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Discussion Starter #1
A client of mine recently hired me to reproduce the returns on her fireplace mantle, which is really just a big beefy old crown moulding. The house is a 125 year old victorian estate, all the wood throughout is QS white oak. The mantle itself is a prow front, which is pretty neat. Here's a few pics


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So I did some homework, figured out the radii used to make it, and bought a few old moulding planes from everyone's favorite online auction giant. Read a few articles. Watched a YouTube video. Spent a few hours touch-up shaping & honing the irons and was ready to go.



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So I started experimenting with a chunk of Doug fir 4x4 so as not to mutilate my white oak stock. I laid out the profile on the end of the piece


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And used the TS to cut away the bulk of the waste.



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I don't have a snipe bill plane, so I used a little Stanley 75 to cut a groove in the center of the inside radius to give the round plane something to follow. I roughed out the outside radius with a Stanley 220, worked great.

Then I went to work with the moulding planes, carefully working the whole radius down to my lines on either side. A little light sanding and there it is



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The returns will be about 3' long, so they will be a bit more challenging. But I feel comfortable enough with the moulding planes that I can't wait to dig into it! First to take this mock-up to the client's & check the fit.
 

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Log dog
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Sweet job Brian!!!
You keep pushing the envelope, and your skills are improving.
Way to go bud!!!
 

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Discussion Starter #9
Acercanto said:
Very nice! Are you going to try to reproduce the concave curve of the mantle? If so, how does one do that with planes?

Acer
No, I'm not touching the front of the mantle. The returns which go back either side of the chimney and tie into the bookcases have been lost to history at some point. So I've just got to straight shots of molding instead of that curved prow front. That would be pretty tricky to do I think. I believe you would need a compass hollow and round plane
 

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Discussion Starter #10
Keith Mathewson said:
Very nicely done. You don't need a snipes bill, you would use a rabbet plane for that.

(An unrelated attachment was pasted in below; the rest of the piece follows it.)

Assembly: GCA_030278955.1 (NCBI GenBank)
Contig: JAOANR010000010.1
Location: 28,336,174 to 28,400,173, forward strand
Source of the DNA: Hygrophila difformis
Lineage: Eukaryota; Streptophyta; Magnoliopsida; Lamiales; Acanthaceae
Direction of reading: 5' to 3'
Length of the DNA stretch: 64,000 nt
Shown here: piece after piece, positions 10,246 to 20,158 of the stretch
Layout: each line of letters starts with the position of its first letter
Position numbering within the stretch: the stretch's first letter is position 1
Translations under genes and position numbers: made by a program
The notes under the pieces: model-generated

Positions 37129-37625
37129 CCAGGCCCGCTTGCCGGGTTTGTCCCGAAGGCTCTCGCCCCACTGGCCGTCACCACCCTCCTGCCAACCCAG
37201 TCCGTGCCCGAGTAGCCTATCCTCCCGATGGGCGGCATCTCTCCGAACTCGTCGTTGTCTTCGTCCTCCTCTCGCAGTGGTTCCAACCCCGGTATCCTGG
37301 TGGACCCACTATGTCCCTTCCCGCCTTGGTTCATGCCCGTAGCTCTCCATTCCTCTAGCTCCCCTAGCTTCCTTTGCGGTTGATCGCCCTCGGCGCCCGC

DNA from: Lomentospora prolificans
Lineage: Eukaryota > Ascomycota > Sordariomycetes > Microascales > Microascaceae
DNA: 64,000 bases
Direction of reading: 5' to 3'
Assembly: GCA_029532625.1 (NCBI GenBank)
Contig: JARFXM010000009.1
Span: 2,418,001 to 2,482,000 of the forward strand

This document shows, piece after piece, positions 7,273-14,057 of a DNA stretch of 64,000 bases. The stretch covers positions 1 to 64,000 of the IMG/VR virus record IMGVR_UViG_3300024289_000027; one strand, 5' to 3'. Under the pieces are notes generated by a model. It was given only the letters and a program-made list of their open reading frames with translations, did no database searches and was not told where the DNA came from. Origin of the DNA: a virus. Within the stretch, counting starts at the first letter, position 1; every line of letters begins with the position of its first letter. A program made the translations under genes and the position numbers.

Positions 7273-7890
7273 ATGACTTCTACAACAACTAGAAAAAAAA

Thanks Keith. I have to say, I got the idea to try to make the molding by hand after I saw an article you had written for the "this is carpentry" website. The article was about using hand tooling to make complimentary molding pairs in a staircase trim application. Just a few days before I read your article, my client had asked me if I could reproduce that molding for her. I scratched my head and couldn't figure out how I could do it economically. Then I came across that article, and the light bulb came on
 

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very nice Brian!

Everytime you post a photo that includes the shop, I get the impression that this is a "pro" shop you are working in with lots of big machines. I remember you saying something like that in an earlier thread ? How about some more photos, or a shop tour?
 
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Discussion Starter #13 (Edited)
woodnthings said:
Everytime you post a photo that includes the shop, I get the impression that this is a "pro" shop you are working in with lots of big machines. I remember you saying something like that in an earlier thread ? How about some more photos, or a shop tour?
I work in a commercial cabinet shop, so yeah there are some big fancy machines. My boss gives me the run of the shop whenever I need to be there. Actually he encourages it. Great guy.

Since we're in commercial cabinetry ("architectural" woodworking, if you will) most of what we do is plywood/melamine & plastic laminate/wood veneer, and laminate & corian counter tops. We do bank teller lines, store fixtures, and office cabinetry. So the machinery is geared toward that. There's no shaper, industrial planer, bandsaw, or jointer (until I brought my jointer in & bought a used Grizzly bandsaw a few months ago). We have an Altendorf WA-8 horizontal panel saw, a Holzma HPP 350 beam saw, a Brandt edge bander and a Weeke CNC router, as well as a spray booth & finishing room upstairs. I'll take some pics for you later today.

EDIT: so much for hand tools, eh? Lol! I'll post your pics in the power tool forum Bill
 

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Discussion Starter #14
woodnthings said:
Everytime you post a photo that includes the shop, I get the impression that this is a "pro" shop you are working in with lots of big machines. I remember you saying something like that in an earlier thread ? How about some more photos, or a shop tour?
Check the "Show us your shop" sticky. Leo is making fun of my jointer lol
 

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I managed to miss this thread before, so late to the party.

Well done Brian. Very nice work. Thanks for posting.

Good to see how this was done back in the old days. :thumbsup:
 

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Discussion Starter #20
Finally got back to this project this weekend, and into the white oak. Milled up a pile of WO to ~13/16" thick and ripped to rough dimensions, then glued up two 5"x3 3/8" blocks 4' long. Cut rabbets on the TS



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Starting to take shape



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